• Banks should inform the customer immediately about their account balance breaching the minimum balance limit by SMS/EMAIL/Letter.
  • These guidelines must be brought to the notice of all customers, along with disclosing it on the bank’s website.
  • The notice period will be 1 month from the date of intimation. After that, penal charges will be applicable after intimating it to the account holder.
  • The penal charges to be levied should not vary and are to be decided with the approval of the board of the bank.
  • The penal charges should be the fixed percentage levied on the amount of difference between the actual balance maintained and the minimum balance as agreed upon at the time of opening of the account.
  • The penal charges should be reasonable.
  • The balance in the savings account should not turn into a negative balance on account of AMB charges.

Taxation Of Amb Charges

CGST Act applies to the services provided by the service provider to the customer. Opening of savings accounts, corporate accounts, deposits, ATM services, Loans, etc.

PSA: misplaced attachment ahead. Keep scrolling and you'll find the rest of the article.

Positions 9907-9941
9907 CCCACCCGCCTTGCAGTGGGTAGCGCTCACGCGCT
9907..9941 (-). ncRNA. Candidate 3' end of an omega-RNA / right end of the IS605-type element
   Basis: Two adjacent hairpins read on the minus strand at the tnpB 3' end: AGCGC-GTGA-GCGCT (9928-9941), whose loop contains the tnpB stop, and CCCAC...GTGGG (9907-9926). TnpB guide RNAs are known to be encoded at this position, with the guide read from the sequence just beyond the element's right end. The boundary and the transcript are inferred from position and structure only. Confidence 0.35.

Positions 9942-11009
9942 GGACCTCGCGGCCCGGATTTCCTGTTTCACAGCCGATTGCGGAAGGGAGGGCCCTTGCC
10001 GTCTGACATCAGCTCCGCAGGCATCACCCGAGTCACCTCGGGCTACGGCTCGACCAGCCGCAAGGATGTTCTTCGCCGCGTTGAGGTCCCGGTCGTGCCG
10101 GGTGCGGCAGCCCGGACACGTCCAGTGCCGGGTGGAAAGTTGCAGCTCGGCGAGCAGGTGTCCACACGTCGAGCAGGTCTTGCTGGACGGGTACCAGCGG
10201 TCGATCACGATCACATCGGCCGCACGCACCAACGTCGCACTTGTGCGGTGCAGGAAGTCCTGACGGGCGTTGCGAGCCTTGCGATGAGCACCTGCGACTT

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Generally, the services provided by the bank are considered exempted from any service tax, but in reality, only a few services are eligible for that benefit.

These services are –

  • Extending deposits, loans, or advances where consideration is represented by way of interest or discount.
  • Sale or purchase of foreign currency amongst banks or authorized dealers of foreign exchange or amongst banks and such dealers.

The above-mentioned services are exempted from the tax bar. However, fees levied concerning credit cards, fund transfers, ATM transactions, processing fees, loans, penalties, and retention charges attract the GST of 18%. Therefore, the AMB charge will also attract the GST OF 18%.

How To Calculate Amb Charges

AMB charges are calculated by calculating the

Total of the closing balances in a month

Number of days in the month

i.e., AMB= (Sum of closing balances)/ (Number of days in a month)

List Of Amb Charges By Major Banks

1.        State Bank of India (SBI)NIL for SBI Regular savings account.
2.       HDFC BankMetro & Urban Branches- INR 10,000Semi-Urban Branches- INR 5,000Rural Branches- INR 2,500
3.       Punjab National BankFor Rural Branches – INR 50 to INR 100For Semi-urban Branches – INR 100 to INR 150For Urban/Metro Branches – INR 150 to INR 250
4.       ICICI BankFor Metro/Urban/Semi-Urban/Rural locationsINR 100 + 5% of the Shortfall in the Required AMB.Gramin Locations5% of the Shortfall in the Required MAB 
5.       Bank of BarodaFor Rural Branches – INR 500For Semi-urban Branches – INR 1,000For Urban/Metro Branches – INR 2,000

Judicial Opinions On Amb Charges

  1. Parveen kumar v. Axis bank ltd. Dated 02.09.2021

Brief facts-

  • Complainant Parveen Kumar filed a complaint against the opposition Axis Bank under the Consumer Protection Act.